If you are looking to give a gift that is different and individual then how about one of our “kit” trios.
We supply you with a lovely vintage trio – cup, saucer and side plate, enough cellophane to wrap it, ribbons in the colour of your choice to make a bow, instructions to make the bow and a little vintage style luggage tag to write your sentiments. All you need to provide is the gift to go in the cup! There are so many things you may wish to give (check out some of our ideas below) and you may never find that special something already wrapped and ready to go but by using our kit you can make your gift totally unique – whether it’s for Easter, for a birthday, for an anniversary, baby shower, hen party, mother of the bride/groom favour, in fact for any celebration or special event! If you would like to buy a kit please email us on email@example.com for more details.
For our final blog of 2012 we thought we would share with you one of our favourite Christmas poems “Twas the Night before Christmas” also known as “A Visit from St. Nicholas” by American poet Clement Clarke Moore (1779 – 1863). Apparently, before this poem became so popular, St. Nicholas (of course Santa Claus) had never been associated with a sleigh or reindeers! Can’t really imagine not having Rudolf around at Christmas!
Merry Christmas from all at Vintage Dorset! We hope you have a peaceful and joyful day and a great New Year – see you in 2013!
Twas the Night before Christmas
Twas the night before Christmas, when all through the house
Not a creature was stirring, not even a mouse.
The stockings were hung by the chimney with care,
In hopes that St Nicholas soon would be there.
The children were nestled all snug in their beds,
While visions of sugar-plums danced in their heads.
And mamma in her ‘kerchief, and I in my cap,
Had just settled our brains for a long winter’s nap.
When out on the lawn there arose such a clatter,
I sprang from the bed to see what was the matter.
Away to the window I flew like a flash,
Tore open the shutters and threw up the sash.
The moon on the breast of the new-fallen snow
Gave the lustre of mid-day to objects below.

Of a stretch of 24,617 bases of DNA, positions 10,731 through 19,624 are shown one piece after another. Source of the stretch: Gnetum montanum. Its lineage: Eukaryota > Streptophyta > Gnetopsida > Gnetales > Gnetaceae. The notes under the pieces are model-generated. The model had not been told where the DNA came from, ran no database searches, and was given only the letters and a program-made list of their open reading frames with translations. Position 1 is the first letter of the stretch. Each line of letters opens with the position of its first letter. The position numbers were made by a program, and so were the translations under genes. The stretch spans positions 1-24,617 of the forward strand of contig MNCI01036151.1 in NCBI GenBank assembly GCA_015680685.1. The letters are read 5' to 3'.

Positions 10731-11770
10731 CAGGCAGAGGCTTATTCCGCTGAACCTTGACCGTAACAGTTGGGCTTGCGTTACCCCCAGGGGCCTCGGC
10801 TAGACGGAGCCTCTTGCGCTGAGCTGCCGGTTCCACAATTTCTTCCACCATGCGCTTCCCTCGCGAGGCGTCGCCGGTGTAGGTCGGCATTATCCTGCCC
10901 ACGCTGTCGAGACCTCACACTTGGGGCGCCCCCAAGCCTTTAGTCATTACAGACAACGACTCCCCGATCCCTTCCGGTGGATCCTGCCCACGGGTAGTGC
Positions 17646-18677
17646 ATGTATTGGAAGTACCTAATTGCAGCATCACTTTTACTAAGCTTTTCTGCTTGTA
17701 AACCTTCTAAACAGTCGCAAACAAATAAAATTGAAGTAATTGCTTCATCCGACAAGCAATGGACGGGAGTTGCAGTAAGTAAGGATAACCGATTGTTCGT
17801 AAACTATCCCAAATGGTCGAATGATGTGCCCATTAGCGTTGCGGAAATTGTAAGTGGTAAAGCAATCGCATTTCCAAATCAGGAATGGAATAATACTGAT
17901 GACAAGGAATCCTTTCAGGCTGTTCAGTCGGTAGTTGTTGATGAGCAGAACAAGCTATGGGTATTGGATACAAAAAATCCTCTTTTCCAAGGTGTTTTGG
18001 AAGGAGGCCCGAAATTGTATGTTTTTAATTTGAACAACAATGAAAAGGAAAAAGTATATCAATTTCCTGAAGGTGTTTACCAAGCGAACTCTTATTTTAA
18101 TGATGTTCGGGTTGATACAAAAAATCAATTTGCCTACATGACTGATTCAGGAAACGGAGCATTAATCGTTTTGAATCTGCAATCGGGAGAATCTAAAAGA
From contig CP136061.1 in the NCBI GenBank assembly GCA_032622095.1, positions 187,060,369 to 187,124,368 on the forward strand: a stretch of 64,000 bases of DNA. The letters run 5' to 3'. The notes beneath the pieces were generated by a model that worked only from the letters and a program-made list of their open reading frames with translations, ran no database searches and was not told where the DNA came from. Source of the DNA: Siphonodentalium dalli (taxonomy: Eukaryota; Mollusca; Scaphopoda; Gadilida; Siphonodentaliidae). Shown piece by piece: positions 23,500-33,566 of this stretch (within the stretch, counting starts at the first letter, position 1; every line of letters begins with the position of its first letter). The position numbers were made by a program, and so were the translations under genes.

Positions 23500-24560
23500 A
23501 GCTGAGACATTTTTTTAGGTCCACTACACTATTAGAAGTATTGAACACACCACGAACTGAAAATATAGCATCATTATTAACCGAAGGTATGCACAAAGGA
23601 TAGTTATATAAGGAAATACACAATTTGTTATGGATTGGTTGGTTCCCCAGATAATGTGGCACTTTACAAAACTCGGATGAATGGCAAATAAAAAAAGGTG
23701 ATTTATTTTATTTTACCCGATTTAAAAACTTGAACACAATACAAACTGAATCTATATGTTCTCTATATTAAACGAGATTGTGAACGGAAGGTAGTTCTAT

When, what to my wondering eyes should appear,
But a miniature sleigh, and eight tiny reindeer.
With a little old driver, so lively and quick,
I knew in a moment it must be St Nick.
More rapid than eagles his coursers they came,
And he whistled, and shouted, and called them by name!
“Now Dasher! now, Dancer! now, Prancer and Vixen!
On, Comet! On, Cupid! on, on Donner and Blitzen!
To the top of the porch! to the top of the wall!
Now dash away! Dash away! Dash away all!”
As dry leaves that before the wild hurricane fly,
When they meet with an obstacle, mount to the sky.
So up to the house-top the coursers they flew,
With the sleigh full of Toys, and St Nicholas too.
And then, in a twinkling, I heard on the roof
The prancing and pawing of each little hoof.
As I drew in my head, and was turning around,
Down the chimney St Nicholas came with a bound.
He was dressed all in fur, from his head to his foot,
And his clothes were all tarnished with ashes and soot.
A bundle of Toys he had flung on his back,
And he looked like a peddler, just opening his pack.
His eyes-how they twinkled! his dimples how merry!
His cheeks were like roses, his nose like a cherry!
His droll little mouth was drawn up like a bow,
And the beard of his chin was as white as the snow.
The stump of a pipe he held tight in his teeth,
And the smoke it encircled his head like a wreath.
He had a broad face and a little round belly,
That shook when he laughed, like a bowlful of jelly!
He was chubby and plump, a right jolly old elf,
And I laughed when I saw him, in spite of myself!
A wink of his eye and a twist of his head,
Soon gave me to know I had nothing to dread.
He spoke not a word, but went straight to his work,
And filled all the stockings, then turned with a jerk.
And laying his finger aside of his nose,
And giving a nod, up the chimney he rose!
He sprang to his sleigh, to his team gave a whistle,
And away they all flew like the down of a thistle.
But I heard him exclaim, ‘ere he drove out of sight,
“Happy Christmas to all, and to all a good-night!”